Where to Dance In: Denver

From soaring Red Rocks to the thumping underground, the Mile High City is cementing its status as a U.S. dance music hub.

[Editors note: In this ongoing series, we explore the best and most buzzworthy dance scenes throughout the United States and beyond.]

If you’re fiending for a wild weekend vacation, the lonesome west probably doesn’t spring to mind. But if fewer neighbors means fewer noise complaints, Denver is prime real estate for a dance revolution.

Swing through Capitol Hill or River North (RiNo to locals), two of the city’s fast-growing nightlife districts, and you’ll see that movement is already underway. Local legends like Pretty Lights and Big Gigantic helped light the fire in the late 2000s, establishing the city as a funk-electronic haven. Now, artists like Late Night Radio, GriZ and Maddy O'Neal have run with that torch, playing pop-up sets on rooftops and small clubs on the odd nights home from globe-trotting tours.

There’s plenty to keep fans here busy while they’re away: The biggest night of every electronic artist’s tour happens just down the road at Red Rocks. The towering, 9,500-person natural amphitheater is a 45-minute drive out of town. That might seem like a hike until you consider fans travel thousands of miles to catch a show there, below the stars and above the Denver skyline. (Alison Wonderland, Above & Beyond and REZZ take over the Rocks in September.) The venue's schedule skews toward dance and creeps into fall, so if you haven't been, what are you waiting for?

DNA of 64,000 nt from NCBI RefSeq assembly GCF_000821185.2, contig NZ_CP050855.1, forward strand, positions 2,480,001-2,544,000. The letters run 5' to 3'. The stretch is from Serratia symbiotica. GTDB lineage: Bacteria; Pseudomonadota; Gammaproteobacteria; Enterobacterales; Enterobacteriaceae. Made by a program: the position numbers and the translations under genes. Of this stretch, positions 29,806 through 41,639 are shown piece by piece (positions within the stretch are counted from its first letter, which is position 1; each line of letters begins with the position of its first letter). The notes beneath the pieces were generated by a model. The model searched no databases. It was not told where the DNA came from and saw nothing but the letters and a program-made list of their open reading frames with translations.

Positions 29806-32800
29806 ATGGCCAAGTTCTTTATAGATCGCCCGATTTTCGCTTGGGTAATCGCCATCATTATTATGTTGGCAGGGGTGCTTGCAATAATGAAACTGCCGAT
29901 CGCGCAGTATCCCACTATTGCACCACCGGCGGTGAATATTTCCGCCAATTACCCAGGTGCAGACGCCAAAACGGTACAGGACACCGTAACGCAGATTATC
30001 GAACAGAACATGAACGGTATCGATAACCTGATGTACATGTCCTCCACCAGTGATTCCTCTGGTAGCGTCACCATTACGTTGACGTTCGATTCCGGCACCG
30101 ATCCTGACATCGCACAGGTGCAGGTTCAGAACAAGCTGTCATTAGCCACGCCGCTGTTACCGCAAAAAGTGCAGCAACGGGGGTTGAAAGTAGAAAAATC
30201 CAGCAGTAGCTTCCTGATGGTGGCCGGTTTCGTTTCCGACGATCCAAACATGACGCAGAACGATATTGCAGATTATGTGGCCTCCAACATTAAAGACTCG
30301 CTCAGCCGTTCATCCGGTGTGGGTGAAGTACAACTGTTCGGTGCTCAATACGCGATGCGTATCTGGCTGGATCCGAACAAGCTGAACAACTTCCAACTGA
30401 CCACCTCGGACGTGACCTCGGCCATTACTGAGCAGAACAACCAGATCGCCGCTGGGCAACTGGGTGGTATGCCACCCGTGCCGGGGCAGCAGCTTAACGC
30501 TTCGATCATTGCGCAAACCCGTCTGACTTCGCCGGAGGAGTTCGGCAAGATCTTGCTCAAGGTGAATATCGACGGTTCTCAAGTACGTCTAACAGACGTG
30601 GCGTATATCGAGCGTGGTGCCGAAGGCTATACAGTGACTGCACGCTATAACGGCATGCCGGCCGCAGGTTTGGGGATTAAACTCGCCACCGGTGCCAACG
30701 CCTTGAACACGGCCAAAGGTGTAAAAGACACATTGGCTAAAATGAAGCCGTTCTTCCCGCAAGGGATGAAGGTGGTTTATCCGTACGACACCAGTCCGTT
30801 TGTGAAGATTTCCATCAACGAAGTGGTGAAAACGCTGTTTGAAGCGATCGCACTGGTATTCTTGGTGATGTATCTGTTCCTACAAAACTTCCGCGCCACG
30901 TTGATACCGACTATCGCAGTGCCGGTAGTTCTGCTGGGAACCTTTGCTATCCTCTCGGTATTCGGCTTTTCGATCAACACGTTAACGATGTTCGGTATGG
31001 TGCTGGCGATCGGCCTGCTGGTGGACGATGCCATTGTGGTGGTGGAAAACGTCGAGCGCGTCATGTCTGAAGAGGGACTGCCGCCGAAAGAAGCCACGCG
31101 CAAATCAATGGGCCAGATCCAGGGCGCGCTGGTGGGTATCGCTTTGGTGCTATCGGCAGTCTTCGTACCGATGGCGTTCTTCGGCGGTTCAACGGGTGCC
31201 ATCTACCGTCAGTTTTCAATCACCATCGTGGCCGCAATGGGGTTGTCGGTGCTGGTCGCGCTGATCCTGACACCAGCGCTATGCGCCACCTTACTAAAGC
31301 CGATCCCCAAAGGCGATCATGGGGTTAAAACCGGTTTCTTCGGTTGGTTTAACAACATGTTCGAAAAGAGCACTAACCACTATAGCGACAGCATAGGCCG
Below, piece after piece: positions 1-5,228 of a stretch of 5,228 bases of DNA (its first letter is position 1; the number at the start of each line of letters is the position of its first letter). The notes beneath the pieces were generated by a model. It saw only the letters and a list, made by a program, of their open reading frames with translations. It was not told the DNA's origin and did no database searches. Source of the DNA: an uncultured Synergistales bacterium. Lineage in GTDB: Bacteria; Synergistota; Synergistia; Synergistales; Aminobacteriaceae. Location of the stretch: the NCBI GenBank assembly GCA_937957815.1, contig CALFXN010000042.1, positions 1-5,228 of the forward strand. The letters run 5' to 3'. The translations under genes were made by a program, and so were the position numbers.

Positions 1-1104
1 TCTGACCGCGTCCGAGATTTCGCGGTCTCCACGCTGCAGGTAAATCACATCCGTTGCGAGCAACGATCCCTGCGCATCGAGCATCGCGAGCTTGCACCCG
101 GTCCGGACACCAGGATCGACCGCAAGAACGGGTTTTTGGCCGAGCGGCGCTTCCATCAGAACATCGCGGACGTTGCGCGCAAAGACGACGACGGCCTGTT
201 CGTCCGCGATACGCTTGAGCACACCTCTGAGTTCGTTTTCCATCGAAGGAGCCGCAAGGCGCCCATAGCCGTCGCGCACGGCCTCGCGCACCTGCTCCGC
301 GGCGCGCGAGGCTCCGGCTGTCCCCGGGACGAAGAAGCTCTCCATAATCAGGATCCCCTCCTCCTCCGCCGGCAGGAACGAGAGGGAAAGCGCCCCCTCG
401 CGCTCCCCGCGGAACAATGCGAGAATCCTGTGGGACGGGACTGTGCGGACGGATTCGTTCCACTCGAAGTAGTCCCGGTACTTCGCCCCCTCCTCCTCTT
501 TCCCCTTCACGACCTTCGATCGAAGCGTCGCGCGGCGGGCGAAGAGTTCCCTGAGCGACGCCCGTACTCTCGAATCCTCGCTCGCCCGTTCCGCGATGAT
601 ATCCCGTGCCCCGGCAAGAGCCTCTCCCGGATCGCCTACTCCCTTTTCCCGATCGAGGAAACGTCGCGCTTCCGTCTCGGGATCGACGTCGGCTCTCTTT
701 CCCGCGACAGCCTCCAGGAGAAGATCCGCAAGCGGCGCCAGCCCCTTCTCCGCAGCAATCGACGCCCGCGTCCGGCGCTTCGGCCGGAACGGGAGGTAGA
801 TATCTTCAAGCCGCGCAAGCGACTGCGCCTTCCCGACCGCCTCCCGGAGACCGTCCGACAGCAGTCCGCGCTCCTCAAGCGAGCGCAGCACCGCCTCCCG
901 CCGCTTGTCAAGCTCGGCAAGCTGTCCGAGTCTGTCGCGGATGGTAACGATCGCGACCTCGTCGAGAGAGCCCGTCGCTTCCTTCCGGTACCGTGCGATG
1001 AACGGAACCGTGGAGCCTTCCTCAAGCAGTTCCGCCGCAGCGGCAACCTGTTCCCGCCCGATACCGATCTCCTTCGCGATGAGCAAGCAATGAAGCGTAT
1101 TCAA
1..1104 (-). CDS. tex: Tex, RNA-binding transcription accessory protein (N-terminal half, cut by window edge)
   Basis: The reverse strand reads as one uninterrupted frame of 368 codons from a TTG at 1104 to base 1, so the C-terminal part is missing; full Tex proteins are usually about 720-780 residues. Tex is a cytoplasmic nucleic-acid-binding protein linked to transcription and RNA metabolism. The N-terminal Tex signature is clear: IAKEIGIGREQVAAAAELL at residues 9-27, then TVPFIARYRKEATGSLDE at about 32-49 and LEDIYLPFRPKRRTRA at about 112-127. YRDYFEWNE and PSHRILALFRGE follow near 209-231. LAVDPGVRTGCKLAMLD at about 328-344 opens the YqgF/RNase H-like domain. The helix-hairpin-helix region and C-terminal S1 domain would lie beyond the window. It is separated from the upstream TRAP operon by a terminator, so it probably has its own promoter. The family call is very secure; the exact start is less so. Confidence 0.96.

But you don't have to leave town to get your hair blown back. Promoter Ha Hau’s production platform Triad Dragons throws Denver's splashiest dance parties in the heart of the city: The carnival-esque Global Dance Fest in the summer, held outside of Broncos’ Mile High Stadium, and New Year’s Eve rager Decadence, which regularly nets a who’s-who lineup on the biggest party night of the year.

You have to put your ear to the ground to find Denver's most exhilarating nights. DeepClub has kept warehouses, basements and bars throbbing with house, techno and other euro-style dance music for the past seven years, until recently in hard-to-find spots (they currently have a monthly residency at Zeppelin Station’s Big Trouble). Invisible City, a secretive collective centered around a temple-turned-clubhouse in Sloan Lake, throws playful parties that evoke the costumed fun of the Burner community. And for those who favor old-school raves, prowl the warehouses along city limits and you’ll probably hit pay dirt by way of Whirling Dervish, a 25-plus-year veteran party producer that hasn’t let the city forget dance music’s fringe roots.